The main aim of the SES is to create a common market of goods, services, capital and labour. In order to achieve it, the Commission was given 175 functions in different spheres, including industry, transport, energy, the agrarian sector as well as natural monopolies and competition. Nevertheless, the interstate agreements do not specify the exact content of these wide powers. It means that most likely they will be hotly debated in the future. It took the European Law system over 50 years to develop and mature and it is naïve to hope that 2-3 years will be enough for the Eurasian Union to adopt legislation in these important areas.
Given the importance of ‘champion enterprises’ such as MAZ and Belkali for Belarus or Gazprom for Russia, it is still unclear how the states can agree on regulation of these enterprises by supranational institutions, especially when they are governed not by economic, but political, logic. Previously the Russian authorities had an experience of imposing different decisions on gas and oil companies in order to achieve some political aims and assert themselves as the ‘energy superpower’.
Member states claim that they want to pursue the coordinated macroeconomic and currency policy and to limit the level of external public debt and inflation. However, given the weak rule of law in Belarus, Kazakhstan and Russia, it is difficult to posit that all provisions of the agreements will be complied to by member states.
Prospects for Eurasian Integration
The states plan to introduce a common defense space based on the CSTO as well as a single currency for the Eurasian Union. Alexander Lukashenka said that the Russian rouble could be used as the common currency, but from Nazarbayev’s point of view, it should be a new currency. Actually, it is almost impossible that Russia will drop its rouble and agree to emission centers outside Russia. Thus the situation with the single currency is likely to reach a deadlock very soon, as has happened many times before in the case of the Union State of Belarus and Russia.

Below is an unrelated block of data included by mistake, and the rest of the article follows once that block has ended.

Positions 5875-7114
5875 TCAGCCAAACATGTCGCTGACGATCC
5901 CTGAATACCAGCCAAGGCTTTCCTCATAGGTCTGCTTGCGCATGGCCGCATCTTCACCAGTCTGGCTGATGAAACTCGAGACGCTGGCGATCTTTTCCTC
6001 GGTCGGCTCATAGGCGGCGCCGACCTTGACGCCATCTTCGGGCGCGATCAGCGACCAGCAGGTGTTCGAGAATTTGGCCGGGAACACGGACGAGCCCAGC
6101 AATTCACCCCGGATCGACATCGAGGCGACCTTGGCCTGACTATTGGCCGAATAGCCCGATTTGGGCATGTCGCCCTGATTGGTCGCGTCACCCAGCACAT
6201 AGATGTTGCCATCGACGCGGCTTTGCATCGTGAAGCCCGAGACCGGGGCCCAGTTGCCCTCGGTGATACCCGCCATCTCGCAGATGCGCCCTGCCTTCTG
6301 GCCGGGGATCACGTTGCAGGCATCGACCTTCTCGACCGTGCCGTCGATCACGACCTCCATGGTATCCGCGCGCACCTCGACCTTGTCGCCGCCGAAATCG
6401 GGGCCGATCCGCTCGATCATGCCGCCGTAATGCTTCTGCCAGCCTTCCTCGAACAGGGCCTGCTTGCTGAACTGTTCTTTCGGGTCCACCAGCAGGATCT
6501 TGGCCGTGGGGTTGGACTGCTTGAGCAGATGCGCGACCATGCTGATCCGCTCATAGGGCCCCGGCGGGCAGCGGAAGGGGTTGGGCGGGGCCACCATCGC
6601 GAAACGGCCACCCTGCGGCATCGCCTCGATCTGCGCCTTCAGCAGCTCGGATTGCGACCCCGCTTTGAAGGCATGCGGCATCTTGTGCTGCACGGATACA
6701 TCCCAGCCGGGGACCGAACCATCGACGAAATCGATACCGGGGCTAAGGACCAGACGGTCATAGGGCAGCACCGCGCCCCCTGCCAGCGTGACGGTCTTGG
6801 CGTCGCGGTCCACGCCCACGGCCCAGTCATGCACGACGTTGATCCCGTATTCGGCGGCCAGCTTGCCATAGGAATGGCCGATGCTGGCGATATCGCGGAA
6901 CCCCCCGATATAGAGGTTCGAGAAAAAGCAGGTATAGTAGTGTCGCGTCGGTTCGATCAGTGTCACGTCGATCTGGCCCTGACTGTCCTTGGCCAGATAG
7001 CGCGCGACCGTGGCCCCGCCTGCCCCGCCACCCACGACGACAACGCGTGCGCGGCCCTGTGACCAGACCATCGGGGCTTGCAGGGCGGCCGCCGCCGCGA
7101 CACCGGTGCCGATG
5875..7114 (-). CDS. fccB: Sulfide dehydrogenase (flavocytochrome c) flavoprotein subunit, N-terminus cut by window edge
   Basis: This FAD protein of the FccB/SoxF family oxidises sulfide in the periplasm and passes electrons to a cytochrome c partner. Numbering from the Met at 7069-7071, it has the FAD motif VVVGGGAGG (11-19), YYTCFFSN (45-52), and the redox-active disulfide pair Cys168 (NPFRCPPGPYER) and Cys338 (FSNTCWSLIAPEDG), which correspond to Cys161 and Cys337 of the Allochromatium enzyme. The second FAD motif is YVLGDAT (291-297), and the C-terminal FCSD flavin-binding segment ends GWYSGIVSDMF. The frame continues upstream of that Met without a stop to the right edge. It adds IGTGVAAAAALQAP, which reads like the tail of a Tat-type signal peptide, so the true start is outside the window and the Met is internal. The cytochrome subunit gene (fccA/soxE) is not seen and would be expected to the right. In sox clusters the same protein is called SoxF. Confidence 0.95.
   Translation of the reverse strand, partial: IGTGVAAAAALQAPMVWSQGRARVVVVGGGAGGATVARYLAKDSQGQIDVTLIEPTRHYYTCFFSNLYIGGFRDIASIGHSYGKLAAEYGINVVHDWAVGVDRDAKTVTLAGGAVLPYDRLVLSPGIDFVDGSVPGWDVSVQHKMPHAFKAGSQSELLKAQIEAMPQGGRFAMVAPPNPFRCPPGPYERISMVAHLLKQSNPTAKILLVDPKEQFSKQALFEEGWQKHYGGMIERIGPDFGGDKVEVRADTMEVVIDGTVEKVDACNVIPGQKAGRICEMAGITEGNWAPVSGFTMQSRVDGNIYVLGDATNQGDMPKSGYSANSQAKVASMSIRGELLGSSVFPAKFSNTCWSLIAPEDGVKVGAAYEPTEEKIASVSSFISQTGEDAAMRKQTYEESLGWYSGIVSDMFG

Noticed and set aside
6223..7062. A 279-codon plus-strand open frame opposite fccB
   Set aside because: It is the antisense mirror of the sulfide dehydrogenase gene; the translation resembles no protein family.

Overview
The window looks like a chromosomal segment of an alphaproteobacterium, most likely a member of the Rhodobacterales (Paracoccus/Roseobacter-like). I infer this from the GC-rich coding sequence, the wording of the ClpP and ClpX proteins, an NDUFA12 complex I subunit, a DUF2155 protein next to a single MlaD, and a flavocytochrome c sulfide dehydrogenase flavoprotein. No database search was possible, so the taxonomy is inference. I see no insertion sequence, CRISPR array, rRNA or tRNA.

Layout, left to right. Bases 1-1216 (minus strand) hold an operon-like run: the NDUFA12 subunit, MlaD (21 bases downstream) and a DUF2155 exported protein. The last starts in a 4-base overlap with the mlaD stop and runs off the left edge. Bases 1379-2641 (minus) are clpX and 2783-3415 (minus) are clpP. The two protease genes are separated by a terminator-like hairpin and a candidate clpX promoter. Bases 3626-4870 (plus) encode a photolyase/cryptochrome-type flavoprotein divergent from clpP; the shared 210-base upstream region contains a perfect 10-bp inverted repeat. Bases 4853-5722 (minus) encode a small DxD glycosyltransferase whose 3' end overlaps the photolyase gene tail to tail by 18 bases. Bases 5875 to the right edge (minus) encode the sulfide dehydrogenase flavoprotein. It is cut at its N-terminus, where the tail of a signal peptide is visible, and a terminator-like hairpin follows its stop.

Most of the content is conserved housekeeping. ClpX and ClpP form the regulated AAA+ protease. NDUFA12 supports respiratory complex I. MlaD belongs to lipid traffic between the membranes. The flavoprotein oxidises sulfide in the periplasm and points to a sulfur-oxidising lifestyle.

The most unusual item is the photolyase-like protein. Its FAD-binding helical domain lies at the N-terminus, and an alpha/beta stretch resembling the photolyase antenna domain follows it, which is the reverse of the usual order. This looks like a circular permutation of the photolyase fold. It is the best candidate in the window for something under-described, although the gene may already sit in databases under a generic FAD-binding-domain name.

On 18 November Victor Khristenko said in his interview with Russia Today that Tajikistan and Kyrgyzstan can also join the SES in the near future. This may sound good to Russian voters, but in practice these countries are quite poor and not important enough in the regional context to make the Union more attractive to further candidates.
Medvedev stated that the future Eurasian Union will avoid the eurozone's problems, but it is hardly likely, given the fact that Russian economy will play an even bigger locomotive role in the new Union than Germany does in the European Union. There is a high probability Russia will have to lend to and invest large amounts of money in neighbouring economies for the maintenance of coordinated macroeconomic indicators.
Decisions of the Commission will be based on consensus, which means that coordination of the positions of Belarus, Russia and Kazakhstan will take a long time. This is especially so since the Belarusian presidential administration is not ready for economic reforms and even clashed with its own government on this issue two weeks ago.
Implications of the New Wave of Integration for Belarus
Belarus should approach participation in the Eurasian Union pragmatically and use available opportunities to achieve its own ends, including modernization of enterprises and market reforms. A shift to common policies can further the process of Belarusian modernization due to the forced adaptation to modern norms and regulations that are used by Russia as a consequence of cooperation with the WTO, the USA and the European Union.
Despite popular objections, the participation of Belarus in the SES does not contradict its participation in the EU Eastern Partnership or the development of its relations with Western countries. Moreover, the SES constituent agreements stipulate that the WTO norms are of higher legal force than these trilateral agreements.
It is symbolic that Russian president Dmitry Medvedev left for Bali to take part in the East Asia Summit the day after signing agreements with his Belarusian and Kazakh counterparts. Russia is not retreating from the world market because of Eurasian integration, and there is nothing to prevent Belarus from doing the same, except a lack of imagination.
Participation in the Eurasian Union may help the Belarusian authorities to reduce social tension and improve Belarus' difficult socio-economic situation in the near future if Russia agrees to the substantial cut in hydrocarbons prices. Its decision will be known on 25 November during the Union State’s Supreme State Council's session. According to influential Russian daily Vedomosti, natural gas prices for Belarus in 2012 could be halved to $150 per 1000 cubic meters, with a decrease to the level of internal Russian prices in 2013.
What is the Future of the Eurasian Union?
To sum up, the founders of the Eurasian Union refer to a large extent to the EU experience and have set similar aims, mechanisms and institutions. However, a weak legal culture, the absence of proper democratic mechanisms, and the differences in the economic structure and economic interests of these three countries cast doubt over the future of all agreements.
Today it is difficult to say whether this new Union will stand the test of time or be used by Russian politicians to increase their popularity in Russia, and by Belarusian authorities as yet another rent-seeking opportunity.
George Plaschinsky is an associate analyst at the Centre for European Transformation in Minsk.